This situation, most typical of the United States, during the epidemic in 2020-2021, the U.S. residents’ savings skyrocketed, partly because the epidemic seal caused Americans to “consume without a door”, on the other hand, the federal government gave out a lot of money to residents, resulting in the accumulation of a huge amount of excess savings in the residential sector, and this excess This excess savings, from mid-2020 to now, has supported the American people’s consumption enthusiasm all the way to the present ……

Unfortunately, casually taking this logic to China is going to make a big mistake!

According to the analysis of Zhu He, deputy director of the research department of the China Financial Forty Forum (CF40), even if the epidemic is completely liberalized and sealed, China’s consumption figures will not return to what he calls the “declining propensity to consume”.

“The main reason for the increased demand for precautionary savings is the change in long-term income expectations in the residential sector amid increased economic uncertainty and the need to maintain higher levels of savings than in the past to deal with all types of uncertainty.”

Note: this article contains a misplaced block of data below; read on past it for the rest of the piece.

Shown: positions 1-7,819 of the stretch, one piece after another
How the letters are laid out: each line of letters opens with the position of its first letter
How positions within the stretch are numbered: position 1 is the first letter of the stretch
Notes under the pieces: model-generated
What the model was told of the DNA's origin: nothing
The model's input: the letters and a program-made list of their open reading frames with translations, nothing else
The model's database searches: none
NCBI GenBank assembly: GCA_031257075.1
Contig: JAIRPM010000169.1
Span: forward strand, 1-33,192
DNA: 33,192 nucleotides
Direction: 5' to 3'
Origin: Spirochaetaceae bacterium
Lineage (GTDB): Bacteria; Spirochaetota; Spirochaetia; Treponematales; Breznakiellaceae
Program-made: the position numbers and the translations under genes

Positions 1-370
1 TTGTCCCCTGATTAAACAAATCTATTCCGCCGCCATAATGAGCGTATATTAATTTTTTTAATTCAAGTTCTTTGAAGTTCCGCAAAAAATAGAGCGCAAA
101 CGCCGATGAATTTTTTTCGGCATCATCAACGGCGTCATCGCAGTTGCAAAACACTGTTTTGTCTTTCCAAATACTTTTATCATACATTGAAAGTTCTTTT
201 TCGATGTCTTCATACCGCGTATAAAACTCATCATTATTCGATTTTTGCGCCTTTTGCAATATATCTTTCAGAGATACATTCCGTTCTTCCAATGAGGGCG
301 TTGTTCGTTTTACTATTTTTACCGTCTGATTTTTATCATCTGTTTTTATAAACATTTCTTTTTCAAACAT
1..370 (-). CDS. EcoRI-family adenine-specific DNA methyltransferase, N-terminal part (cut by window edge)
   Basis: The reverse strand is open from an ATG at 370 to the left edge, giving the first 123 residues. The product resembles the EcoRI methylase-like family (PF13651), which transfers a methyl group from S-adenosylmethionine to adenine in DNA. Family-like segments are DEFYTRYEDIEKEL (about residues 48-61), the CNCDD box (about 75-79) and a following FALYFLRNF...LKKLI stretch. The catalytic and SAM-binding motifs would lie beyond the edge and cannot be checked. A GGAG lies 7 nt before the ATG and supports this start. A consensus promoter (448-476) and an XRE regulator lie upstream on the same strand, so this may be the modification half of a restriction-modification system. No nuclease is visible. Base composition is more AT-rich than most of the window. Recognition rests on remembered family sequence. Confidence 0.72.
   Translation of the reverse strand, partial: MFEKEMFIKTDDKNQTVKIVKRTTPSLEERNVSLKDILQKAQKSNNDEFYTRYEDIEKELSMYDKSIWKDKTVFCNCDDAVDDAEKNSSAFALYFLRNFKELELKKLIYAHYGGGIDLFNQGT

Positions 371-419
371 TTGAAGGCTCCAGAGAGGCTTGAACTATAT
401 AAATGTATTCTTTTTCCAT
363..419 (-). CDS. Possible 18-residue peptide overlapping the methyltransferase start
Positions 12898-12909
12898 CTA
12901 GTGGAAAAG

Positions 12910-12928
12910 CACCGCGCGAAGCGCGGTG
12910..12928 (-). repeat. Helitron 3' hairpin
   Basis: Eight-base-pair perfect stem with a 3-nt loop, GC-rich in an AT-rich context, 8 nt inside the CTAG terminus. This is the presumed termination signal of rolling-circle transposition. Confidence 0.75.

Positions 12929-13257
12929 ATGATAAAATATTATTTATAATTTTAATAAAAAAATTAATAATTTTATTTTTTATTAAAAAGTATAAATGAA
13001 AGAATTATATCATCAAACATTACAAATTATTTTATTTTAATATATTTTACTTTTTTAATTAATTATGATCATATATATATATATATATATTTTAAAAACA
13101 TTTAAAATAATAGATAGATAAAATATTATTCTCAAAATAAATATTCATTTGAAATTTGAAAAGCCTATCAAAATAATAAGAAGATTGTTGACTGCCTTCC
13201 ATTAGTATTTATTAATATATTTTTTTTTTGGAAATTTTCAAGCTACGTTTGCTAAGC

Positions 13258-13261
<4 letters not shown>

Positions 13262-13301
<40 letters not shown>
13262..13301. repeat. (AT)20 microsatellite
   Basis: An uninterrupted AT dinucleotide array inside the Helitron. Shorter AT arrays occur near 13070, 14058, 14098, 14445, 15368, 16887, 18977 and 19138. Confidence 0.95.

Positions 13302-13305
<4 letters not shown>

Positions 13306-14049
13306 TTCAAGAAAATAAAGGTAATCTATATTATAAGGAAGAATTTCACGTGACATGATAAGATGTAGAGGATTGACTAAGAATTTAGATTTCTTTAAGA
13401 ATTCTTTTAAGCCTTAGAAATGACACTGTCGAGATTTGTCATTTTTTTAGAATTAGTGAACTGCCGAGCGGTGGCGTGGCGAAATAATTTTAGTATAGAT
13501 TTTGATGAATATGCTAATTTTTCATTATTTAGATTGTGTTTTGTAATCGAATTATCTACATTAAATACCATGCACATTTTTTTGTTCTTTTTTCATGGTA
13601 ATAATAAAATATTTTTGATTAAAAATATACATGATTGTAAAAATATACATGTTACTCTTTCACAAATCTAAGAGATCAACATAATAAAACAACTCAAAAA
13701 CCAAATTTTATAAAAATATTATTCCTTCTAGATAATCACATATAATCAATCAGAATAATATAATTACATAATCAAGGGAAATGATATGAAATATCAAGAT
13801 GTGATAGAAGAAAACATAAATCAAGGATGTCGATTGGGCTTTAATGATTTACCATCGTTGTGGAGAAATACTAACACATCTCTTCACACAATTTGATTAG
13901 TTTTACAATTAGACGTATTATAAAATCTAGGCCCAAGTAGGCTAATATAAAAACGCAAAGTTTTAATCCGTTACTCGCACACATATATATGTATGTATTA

Where did Americans’ savings, which increase substantially in 2020 and 2021, come from?

It’s the U.S. government’s over-subsidization of the residential sector!

According to the U.S. federal government’s subsidies to low- and middle-income people in the wake of the outbreak, the average American adult, even if he or she doesn’t go to work at all, will receive at least $30,000 extra (mostly in excess unemployment benefits of $600 per week and two direct government payments) – that’s how Americans’ savings skyrocketed The truth.

Such a surge in savings, when the epidemic sealed the release of control, the U.S. public, of course, is spilling money, retaliatory consumption, the economy, of course, immediately up.

In contrast, how did the Chinese people’s savings come about?

It is under the epidemic, all consumption compression, from the teeth of a dime a dime to save out!

How can the people dare to spend the money saved in this situation in 2023?

Further, according to the previous statement, if the people’s consumption does not rise, will the Chinese economy in 2023 be doomed to remain in recession and unable to break the game?

Not exactly!

I have an idea here that will not completely solve the problem of precautionary savings for the Chinese people, but it will certainly allow the Chinese economy to grow in 2023 without any problems.

To put it simply, at present, China’s epidemic containment has been completely liberalized, and the central bank and the Ministry of Finance now need to do things to give the people confidence to consume, to avoid them to over-consider the economic uncertainty and significantly increase “precautionary savings”.